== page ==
I just took delivery of my Abracadabra Audio Ayahuasca Trem-Fuzz today - a collaborative sister brand to Joel Korte’s Chase Bliss Audio - these pedals are very much leftfield Chase Bliss Pedals in all but name really, what sets them apart is very limited edition runs of their so far single Trem-Fuzz pedal. Up until recently it has only really been available to US consumers - but they seem to have opened up their order book internationally recently. As far as I can tell my pedal is part of the 7th edition run - Acid-Etched Magenta-to-Forest-Green fade with magenta knobs. The previous 6th edition Acid-Etched run was a pink to aqua fade with aqua knobs. I’m really happy with this colour way, and particularly like the pedal name font.
In receiving the Ayahuasca I realised that I already had a couple of tremolo or oscillating style fuzzes - and featured those above - the super weird and glitchy Catalinbread Antichthon, and the more soaring and gnarly Subdecay Harmonic Antagonizer. In fact I almost included my Side Effects Woolly Mammoth 7 Clone - which has an oscillating mode, but I associate it more with the woolly gated fuzz of its original inspiration.
I’ve featured a couple of pedals from Lastgasp Art Laboratories before - their Gomorrah, and I believe this great 88 Super Oscillo Fuzz. The other two pedals / brands are new to me - the French boutique brand 770-Circuits whose Komparator sounds superb, and the actually pretty simple but versatile Diabeetus from noiseKICK FX.
I also considered the ’Made by Mike’ Oscillating Fuzz that I came across, a cool 5-dial pedal, but one which seems to have been made custom and in very small quantities - there’s currently no mention of it on Made by Mike’s website, and nothing recent on Reverb.com - so I left it out for now.
Pedals listed alphabetically by brand:
This new-to-me French boutique brand has just 4 pedals to its name so far - including this great oscillating fuzz. Much like the Zvex Fuzz Factory it consists of 4 very interdependent dials - Hi and Lo and Feedback Toggles - you can easily get really bassy fuzz, or scratchy, drone tones and all manner of suitably gnarly voicings in-between - I really like this!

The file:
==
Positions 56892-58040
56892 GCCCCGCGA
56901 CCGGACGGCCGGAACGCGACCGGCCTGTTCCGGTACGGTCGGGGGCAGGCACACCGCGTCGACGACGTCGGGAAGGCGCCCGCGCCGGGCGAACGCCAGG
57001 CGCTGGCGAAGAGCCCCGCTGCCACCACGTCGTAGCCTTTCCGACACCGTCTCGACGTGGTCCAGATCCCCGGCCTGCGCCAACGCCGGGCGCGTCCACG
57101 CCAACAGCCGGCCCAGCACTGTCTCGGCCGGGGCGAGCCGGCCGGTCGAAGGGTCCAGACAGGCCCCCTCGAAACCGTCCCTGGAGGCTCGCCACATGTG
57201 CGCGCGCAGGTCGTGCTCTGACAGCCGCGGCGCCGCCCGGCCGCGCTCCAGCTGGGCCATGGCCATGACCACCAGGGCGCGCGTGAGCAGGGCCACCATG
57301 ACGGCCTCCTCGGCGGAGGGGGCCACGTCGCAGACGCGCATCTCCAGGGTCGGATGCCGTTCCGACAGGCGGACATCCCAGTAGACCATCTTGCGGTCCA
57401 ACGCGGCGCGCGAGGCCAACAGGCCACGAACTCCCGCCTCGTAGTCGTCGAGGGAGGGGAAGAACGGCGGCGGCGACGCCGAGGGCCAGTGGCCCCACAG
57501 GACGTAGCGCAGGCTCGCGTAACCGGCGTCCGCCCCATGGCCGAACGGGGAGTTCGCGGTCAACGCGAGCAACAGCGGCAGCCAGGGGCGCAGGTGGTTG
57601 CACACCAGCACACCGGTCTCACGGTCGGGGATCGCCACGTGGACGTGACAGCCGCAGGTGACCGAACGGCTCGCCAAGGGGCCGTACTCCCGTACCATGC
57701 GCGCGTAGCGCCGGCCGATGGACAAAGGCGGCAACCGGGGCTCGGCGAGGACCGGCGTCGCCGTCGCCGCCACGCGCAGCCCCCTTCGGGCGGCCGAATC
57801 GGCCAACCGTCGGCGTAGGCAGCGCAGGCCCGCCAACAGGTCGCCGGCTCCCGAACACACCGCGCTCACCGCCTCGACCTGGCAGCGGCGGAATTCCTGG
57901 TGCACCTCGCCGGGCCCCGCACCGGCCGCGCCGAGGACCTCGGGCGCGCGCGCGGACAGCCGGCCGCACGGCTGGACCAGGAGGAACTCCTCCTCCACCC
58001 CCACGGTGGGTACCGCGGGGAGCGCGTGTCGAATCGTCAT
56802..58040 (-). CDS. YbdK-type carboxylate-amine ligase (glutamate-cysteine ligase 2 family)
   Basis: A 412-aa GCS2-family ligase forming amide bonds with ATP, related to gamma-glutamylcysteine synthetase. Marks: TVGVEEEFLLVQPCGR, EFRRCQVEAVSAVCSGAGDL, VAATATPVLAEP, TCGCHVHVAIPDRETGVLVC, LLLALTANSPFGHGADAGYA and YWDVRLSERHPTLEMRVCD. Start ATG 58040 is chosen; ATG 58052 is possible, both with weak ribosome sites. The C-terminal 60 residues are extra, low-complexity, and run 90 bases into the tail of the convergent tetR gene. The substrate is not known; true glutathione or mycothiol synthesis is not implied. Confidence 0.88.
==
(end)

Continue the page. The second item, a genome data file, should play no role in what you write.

This starts with the Chase Bliss Gravitas at its base - standard plus harmonic tremolo with added choppiness - plus a super-saturated Regulus VII -style fuzz - most likely of an Integrated Circuit Type - no transistors are specified here. The control topology is identical to the usual Chase Bliss pedals - with all the dip-switches along the top edge. The Fuzz is controlled via Input and Color Dials - sort of super-broadly defined and very wide-ranging Saturation and Tone controls. The remaining Tremolo controls will be familiar to all Gravitas owners as I am. Both the Tremolo and Fuzz components are a little more aggressive here than in the related Gravitas and Brothers pedals. This is sort of a combination of those, but a significant enhancement too in how those two separate circuits are integrated. There's a huge variety of tones and textures that can be achieved here - particularly when you use the Bounce dip-switch. Easily one of my favourite fuzz pedals - and right up there with the Spaceman Sputnik which also does very interesting things. As I said in the intro it's the first time I've been able to participate in the order cycle of one of these and had not seen this particular colourway edition - but I really like it. This pedal is near enough twice as expensive as anything else here - but it does do nearly twice as much in many ways!
I've featured this very unusual and highly sensitive fuzz in several of my fuzz rundowns before - and it is still very much the left field choice here - it takes lots of fiddling with guitar volume and tone dials - and sometimes you are in the mood for that and sometimes not. I think it's very much and inspiration and experimentation pedal, which would be extremely tricky to deploy in a live situation - you need to be in the right sort of mood to engage this one, but if you are then it's guaranteed hours of fun.